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Old Password. New Password. Password Changed Successfully Your password has been changed. Returning user. Request Username Can't sign in? No statistically significant excess incidence of tumors was observed in either sex of hamsters at any exposure level. This suggests that hamsters are less sensitive to the carcinogenic effects of MC than either mice or rats. Metabolism data gathered in hamsters indicate that hamsters have less capability to metabolize MC by the GST pathway than rats or hamsters or humans.

This correlation between lack of GST metabolism capacity and lack of tumor response supports the hypothesis that GST metabolism is important in MC carcinogenesis and also indicates that it would not be protective to use the hamster response to MC as the basis for a carcinogenic risk assessment. This study extended the finding of excess mammary tumors in rats to the ppm level.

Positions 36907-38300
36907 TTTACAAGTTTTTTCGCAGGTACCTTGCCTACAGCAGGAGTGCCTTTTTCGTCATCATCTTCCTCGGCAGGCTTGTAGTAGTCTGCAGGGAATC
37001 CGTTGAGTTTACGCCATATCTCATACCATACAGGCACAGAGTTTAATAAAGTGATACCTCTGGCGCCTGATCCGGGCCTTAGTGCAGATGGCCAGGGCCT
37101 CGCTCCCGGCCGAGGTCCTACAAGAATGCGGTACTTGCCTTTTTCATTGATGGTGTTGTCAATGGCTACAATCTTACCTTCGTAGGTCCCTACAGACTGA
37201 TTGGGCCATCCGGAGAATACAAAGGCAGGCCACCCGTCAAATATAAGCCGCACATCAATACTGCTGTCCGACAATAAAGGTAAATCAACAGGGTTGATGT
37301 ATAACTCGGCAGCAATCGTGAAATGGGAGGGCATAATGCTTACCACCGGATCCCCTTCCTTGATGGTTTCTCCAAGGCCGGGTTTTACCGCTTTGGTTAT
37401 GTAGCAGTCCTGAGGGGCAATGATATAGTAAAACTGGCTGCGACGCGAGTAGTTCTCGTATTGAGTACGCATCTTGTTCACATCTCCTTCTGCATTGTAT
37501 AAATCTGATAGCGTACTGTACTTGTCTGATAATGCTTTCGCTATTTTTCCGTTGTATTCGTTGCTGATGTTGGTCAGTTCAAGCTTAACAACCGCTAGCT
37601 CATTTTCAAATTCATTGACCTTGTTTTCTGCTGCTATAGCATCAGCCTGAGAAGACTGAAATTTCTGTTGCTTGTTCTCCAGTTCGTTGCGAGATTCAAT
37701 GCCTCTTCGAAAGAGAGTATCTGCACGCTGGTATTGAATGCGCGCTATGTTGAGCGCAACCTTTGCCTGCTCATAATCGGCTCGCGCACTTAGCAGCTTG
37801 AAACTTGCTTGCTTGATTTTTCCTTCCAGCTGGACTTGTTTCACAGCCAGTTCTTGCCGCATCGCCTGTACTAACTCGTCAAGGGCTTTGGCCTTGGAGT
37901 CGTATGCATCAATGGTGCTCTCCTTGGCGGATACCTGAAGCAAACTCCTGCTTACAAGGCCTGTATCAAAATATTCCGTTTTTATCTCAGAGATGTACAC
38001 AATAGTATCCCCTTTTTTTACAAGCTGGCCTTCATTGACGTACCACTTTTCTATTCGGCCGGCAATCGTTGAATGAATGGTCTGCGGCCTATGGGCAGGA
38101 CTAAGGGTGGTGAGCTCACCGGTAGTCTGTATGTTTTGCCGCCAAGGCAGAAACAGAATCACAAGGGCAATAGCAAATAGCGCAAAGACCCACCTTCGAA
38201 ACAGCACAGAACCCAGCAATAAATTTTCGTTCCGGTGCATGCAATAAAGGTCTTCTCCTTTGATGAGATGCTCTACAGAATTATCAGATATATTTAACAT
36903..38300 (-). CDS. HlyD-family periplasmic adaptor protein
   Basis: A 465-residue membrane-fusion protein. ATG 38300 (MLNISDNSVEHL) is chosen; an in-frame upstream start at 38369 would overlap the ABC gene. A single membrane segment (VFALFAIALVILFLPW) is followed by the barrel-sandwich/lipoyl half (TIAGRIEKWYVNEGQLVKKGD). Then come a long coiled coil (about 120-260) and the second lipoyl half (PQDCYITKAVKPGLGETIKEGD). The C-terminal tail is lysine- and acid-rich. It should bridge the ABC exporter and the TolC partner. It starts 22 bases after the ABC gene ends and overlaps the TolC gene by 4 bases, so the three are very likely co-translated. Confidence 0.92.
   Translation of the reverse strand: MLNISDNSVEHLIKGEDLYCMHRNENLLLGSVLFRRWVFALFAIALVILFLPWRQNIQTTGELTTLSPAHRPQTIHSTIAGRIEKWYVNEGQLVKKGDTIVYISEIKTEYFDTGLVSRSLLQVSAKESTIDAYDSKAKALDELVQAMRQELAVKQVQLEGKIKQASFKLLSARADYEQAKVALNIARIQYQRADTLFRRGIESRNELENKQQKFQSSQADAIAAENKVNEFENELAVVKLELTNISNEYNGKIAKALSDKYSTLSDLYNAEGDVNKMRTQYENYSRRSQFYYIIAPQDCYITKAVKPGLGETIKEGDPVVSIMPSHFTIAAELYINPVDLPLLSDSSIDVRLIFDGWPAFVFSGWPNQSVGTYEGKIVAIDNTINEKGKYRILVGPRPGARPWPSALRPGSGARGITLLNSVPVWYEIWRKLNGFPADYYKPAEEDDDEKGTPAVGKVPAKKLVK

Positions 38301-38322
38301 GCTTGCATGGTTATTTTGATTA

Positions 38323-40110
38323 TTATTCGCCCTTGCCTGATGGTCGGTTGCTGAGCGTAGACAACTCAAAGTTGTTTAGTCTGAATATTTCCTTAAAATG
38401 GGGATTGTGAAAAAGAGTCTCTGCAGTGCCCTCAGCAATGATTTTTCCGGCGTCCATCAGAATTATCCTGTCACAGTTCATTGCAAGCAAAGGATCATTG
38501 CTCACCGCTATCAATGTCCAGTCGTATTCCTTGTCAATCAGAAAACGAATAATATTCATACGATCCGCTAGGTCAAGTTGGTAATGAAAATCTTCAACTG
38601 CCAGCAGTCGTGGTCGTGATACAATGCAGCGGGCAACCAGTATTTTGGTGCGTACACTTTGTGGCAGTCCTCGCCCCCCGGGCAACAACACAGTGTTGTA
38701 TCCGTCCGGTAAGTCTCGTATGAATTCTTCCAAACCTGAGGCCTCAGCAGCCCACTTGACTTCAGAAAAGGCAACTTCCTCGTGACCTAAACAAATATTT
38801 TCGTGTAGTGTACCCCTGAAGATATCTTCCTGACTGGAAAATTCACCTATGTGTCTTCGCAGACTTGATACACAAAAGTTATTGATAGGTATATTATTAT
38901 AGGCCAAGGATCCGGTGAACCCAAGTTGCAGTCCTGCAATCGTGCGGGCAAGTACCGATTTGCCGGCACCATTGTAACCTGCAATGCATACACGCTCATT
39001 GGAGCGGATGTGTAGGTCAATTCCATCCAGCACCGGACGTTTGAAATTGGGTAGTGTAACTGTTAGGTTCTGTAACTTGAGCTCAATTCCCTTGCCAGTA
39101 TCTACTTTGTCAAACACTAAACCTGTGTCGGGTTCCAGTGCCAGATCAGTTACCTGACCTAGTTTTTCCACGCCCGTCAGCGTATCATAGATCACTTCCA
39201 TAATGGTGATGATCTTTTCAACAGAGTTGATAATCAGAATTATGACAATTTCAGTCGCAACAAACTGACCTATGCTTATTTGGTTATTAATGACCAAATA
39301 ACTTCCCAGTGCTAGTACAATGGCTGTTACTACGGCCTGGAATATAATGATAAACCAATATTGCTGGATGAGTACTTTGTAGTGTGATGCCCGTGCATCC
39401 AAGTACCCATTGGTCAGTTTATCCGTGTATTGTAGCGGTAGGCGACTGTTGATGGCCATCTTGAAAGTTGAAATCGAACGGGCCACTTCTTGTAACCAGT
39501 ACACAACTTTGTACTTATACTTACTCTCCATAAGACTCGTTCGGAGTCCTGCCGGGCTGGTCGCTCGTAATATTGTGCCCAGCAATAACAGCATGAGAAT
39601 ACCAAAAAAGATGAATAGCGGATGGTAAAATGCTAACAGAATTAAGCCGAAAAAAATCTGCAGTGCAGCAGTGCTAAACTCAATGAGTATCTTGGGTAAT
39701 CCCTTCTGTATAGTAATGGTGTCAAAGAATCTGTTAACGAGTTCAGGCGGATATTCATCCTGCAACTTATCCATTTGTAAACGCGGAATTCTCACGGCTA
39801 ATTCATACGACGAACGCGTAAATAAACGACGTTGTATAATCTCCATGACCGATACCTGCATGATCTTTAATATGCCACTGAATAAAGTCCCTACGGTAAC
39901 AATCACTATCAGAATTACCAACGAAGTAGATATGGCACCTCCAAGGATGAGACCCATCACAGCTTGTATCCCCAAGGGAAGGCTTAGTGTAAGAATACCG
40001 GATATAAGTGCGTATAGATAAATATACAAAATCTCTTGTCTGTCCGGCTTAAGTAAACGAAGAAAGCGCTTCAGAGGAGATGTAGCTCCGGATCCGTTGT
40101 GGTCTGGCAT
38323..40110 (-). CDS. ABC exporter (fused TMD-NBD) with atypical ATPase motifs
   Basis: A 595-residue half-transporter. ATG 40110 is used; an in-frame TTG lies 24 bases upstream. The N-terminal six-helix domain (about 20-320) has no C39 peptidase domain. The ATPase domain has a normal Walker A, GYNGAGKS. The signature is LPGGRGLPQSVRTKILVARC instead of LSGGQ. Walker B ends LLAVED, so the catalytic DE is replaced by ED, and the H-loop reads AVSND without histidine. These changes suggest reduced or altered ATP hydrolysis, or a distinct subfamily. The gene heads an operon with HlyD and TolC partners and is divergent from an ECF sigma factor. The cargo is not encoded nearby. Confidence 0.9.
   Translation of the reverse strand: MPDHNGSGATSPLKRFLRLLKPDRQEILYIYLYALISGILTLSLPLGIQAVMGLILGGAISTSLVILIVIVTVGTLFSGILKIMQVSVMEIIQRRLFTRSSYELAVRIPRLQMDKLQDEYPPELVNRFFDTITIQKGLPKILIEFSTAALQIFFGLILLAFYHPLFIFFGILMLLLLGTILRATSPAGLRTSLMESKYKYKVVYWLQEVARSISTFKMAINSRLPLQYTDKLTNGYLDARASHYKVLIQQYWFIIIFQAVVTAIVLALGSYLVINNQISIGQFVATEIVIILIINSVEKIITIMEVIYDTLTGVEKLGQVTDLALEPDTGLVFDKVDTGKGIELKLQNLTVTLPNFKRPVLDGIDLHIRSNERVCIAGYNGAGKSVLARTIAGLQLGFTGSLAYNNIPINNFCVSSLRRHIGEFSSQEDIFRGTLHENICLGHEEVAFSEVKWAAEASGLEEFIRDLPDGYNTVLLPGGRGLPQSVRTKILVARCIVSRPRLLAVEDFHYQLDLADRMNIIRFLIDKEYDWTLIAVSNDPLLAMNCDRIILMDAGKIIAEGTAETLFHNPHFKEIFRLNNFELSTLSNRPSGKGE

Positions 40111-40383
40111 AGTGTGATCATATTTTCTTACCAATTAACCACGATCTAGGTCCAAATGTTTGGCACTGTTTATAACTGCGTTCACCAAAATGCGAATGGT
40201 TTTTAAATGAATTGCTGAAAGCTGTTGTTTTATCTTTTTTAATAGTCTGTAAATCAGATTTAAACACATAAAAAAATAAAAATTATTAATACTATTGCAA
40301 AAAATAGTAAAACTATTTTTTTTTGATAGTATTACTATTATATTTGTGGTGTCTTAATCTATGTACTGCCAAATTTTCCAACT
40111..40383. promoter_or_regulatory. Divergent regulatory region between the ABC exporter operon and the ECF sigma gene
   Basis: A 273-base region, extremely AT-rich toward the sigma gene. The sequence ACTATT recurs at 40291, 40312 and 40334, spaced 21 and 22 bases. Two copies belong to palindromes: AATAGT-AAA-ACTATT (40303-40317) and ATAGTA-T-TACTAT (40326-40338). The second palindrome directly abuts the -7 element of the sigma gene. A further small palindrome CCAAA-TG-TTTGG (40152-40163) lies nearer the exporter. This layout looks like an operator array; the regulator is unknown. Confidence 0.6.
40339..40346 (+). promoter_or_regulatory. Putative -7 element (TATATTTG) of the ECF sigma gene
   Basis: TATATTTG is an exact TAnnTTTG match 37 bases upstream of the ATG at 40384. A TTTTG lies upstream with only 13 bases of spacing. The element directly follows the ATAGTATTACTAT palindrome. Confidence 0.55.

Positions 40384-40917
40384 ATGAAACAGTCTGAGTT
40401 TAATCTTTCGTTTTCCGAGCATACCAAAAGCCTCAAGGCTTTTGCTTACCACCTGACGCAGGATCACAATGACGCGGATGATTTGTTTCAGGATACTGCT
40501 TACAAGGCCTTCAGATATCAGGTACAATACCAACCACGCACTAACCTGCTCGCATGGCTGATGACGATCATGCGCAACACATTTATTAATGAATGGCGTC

However, because of the high background rates of mammary tumors in Sprague-Dawley rats, the NTP study showed a clearer dose-response relationship between MC exposure and incidence of mammary tumors. In a study conducted for the National Coffee Association [Ex. These factors most likely accounted for the lack of a positive tumor response. The NCA studies were used by Reitz et al.

Specifically, these studies helped to determine that the lack of tumor development was consistent with model predictions of the amount of GST metabolites in lung and liver of mice and that the MFO pathway was most likely not primarily responsible for the mouse tumor response. The Agency believes that the NTP studies show the clearest evidence of a carcinogenic effect of MC and has used these studies as the basis of its risk assessment for the following reasons: 1 The studies were well conducted and underwent extensive peer review.